Open Cluster in Ophiuchus

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This very large open cluster is just 1.5 degrees northeast of Beta Ophiuchus, and it is easy to find if you know where to look. The cluster is often overlooked by amateur astronomers, perhaps because it is so big that it does not show itself well in typical telescopes at medium or high power. But it is a great object for binoculars or a small telescope with a wide field of view. A few dozen stars of varying brightness can be seen in an area that is about twice the diameter of the full Moon.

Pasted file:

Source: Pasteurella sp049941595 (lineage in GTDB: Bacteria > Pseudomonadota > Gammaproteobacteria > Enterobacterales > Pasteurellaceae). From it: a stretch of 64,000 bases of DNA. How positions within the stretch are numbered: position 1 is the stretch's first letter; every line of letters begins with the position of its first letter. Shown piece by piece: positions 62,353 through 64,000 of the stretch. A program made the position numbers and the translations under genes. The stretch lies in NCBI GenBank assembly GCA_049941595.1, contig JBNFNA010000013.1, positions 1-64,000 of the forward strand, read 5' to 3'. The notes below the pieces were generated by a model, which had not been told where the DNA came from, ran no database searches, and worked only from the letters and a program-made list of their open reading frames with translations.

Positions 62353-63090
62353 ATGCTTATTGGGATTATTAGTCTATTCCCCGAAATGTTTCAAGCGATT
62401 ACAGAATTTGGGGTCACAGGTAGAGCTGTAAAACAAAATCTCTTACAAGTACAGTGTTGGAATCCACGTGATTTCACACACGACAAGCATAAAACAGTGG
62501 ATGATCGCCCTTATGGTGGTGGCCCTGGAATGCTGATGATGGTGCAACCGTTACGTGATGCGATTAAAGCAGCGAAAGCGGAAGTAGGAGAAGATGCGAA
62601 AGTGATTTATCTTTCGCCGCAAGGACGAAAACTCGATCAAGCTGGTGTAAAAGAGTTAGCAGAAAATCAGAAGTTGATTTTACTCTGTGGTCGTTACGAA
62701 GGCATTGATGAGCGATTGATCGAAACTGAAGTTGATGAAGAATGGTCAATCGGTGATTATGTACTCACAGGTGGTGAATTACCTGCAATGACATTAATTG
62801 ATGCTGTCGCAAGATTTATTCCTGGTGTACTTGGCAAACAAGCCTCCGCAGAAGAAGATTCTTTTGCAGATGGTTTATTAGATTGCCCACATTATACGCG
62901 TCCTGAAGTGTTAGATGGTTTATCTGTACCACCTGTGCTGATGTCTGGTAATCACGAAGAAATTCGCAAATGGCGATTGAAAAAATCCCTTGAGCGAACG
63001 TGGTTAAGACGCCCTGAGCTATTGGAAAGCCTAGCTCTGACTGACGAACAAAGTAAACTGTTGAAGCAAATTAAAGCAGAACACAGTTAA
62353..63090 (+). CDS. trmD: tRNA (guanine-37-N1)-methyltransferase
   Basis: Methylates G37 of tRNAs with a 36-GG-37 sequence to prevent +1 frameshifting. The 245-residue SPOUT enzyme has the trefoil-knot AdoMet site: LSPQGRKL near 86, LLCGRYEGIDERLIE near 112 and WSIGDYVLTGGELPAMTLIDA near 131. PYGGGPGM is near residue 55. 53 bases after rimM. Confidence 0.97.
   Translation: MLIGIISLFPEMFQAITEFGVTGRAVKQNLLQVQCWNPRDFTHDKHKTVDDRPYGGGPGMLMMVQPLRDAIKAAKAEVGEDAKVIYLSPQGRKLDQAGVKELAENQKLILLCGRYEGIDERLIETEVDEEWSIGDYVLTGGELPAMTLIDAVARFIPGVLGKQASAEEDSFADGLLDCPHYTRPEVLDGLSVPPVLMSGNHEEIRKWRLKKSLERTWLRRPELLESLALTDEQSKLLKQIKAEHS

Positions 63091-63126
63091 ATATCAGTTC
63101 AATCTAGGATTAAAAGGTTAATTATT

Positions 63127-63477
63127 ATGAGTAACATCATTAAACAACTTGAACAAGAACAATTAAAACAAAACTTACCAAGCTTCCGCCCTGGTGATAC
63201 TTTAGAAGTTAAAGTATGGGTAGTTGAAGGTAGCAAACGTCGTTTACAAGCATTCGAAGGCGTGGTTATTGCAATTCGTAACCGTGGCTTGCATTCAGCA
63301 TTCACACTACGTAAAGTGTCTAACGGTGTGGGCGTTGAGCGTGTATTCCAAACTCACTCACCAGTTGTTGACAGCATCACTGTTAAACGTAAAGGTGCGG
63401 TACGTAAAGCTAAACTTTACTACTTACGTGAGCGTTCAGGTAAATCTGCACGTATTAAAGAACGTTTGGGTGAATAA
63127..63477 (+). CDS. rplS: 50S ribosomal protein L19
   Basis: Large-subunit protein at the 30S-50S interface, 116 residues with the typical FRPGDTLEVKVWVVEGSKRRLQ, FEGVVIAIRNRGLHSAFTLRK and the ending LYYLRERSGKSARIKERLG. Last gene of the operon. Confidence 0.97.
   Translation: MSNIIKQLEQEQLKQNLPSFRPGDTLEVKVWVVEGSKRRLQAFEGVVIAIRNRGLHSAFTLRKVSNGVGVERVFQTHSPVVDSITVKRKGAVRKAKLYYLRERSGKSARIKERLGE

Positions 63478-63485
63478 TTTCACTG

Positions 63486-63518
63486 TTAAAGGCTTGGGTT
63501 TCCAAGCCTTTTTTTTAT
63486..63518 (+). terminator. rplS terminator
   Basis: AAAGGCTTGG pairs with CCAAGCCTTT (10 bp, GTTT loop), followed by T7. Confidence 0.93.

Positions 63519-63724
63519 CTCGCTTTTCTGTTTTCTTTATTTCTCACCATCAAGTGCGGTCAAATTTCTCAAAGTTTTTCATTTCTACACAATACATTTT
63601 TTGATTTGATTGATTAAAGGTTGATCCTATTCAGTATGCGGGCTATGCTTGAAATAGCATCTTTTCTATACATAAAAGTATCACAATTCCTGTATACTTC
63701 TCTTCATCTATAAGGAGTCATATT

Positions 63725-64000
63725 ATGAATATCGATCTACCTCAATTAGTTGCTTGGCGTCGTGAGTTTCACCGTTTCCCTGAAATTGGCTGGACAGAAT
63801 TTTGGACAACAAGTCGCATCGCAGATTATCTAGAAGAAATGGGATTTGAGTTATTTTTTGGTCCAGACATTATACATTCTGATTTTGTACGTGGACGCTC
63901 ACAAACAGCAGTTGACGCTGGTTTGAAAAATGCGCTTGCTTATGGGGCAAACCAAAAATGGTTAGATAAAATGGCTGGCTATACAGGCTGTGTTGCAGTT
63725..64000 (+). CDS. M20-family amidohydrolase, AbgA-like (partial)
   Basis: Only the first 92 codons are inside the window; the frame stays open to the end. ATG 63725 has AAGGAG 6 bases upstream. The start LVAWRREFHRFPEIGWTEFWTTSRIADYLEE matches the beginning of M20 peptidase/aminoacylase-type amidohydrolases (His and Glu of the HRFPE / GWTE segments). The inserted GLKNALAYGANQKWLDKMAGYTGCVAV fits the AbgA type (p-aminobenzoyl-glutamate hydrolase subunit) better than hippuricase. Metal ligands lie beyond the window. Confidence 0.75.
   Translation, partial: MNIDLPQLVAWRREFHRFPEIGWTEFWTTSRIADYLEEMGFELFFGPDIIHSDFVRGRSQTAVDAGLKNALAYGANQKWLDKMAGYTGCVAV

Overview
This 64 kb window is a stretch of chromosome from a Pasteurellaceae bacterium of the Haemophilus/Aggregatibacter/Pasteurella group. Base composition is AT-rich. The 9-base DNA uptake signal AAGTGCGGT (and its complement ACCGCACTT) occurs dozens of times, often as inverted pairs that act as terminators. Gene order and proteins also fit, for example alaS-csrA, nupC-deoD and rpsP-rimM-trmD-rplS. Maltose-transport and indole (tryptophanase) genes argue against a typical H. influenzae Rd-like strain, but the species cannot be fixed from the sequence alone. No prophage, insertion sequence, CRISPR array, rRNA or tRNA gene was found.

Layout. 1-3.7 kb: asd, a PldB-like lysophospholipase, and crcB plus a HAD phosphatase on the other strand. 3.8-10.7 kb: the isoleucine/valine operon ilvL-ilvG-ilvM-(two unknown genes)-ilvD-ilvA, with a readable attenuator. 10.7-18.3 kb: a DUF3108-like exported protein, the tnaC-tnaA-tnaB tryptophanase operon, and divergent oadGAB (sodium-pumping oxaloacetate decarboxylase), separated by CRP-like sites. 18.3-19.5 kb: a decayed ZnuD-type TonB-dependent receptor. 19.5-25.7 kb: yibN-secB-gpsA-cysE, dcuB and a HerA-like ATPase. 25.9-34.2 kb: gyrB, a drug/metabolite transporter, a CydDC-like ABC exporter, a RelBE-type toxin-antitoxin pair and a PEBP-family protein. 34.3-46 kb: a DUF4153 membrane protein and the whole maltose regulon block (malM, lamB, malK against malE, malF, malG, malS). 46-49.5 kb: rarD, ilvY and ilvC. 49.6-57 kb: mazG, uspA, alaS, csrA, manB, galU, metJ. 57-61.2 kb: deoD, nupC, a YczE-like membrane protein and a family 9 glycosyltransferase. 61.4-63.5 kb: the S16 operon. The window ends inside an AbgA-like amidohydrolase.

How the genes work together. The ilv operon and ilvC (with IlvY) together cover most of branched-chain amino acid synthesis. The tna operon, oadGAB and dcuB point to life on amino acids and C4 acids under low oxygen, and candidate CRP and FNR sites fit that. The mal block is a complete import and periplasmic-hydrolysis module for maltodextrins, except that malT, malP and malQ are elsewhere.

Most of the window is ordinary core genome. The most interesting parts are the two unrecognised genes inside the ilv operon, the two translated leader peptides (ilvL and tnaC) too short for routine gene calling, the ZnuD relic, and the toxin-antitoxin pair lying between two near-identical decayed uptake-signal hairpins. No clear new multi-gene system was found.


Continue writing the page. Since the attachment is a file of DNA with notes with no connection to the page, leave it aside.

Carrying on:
The cluster appears large because it is relatively close, at a distance of about 1100 light years. For comparison, the well-known Pleiades (M45) are about 444 light years away, and the Beehive Cluster (M44) is about 510 light years away.

Magnitude 4.7
Apparent Size 70'
Distance (light yrs) 1,100
Right Ascension 17:46.2
Declination +05 43
Field of View 124' x 93'

Image details:  Exposure times of 33 minutes luminance and 15 minutes each of red, green, and blue, taken with an SBIG ST-8300M imager and a 500-mm Tokina lens at f/8.

June 2017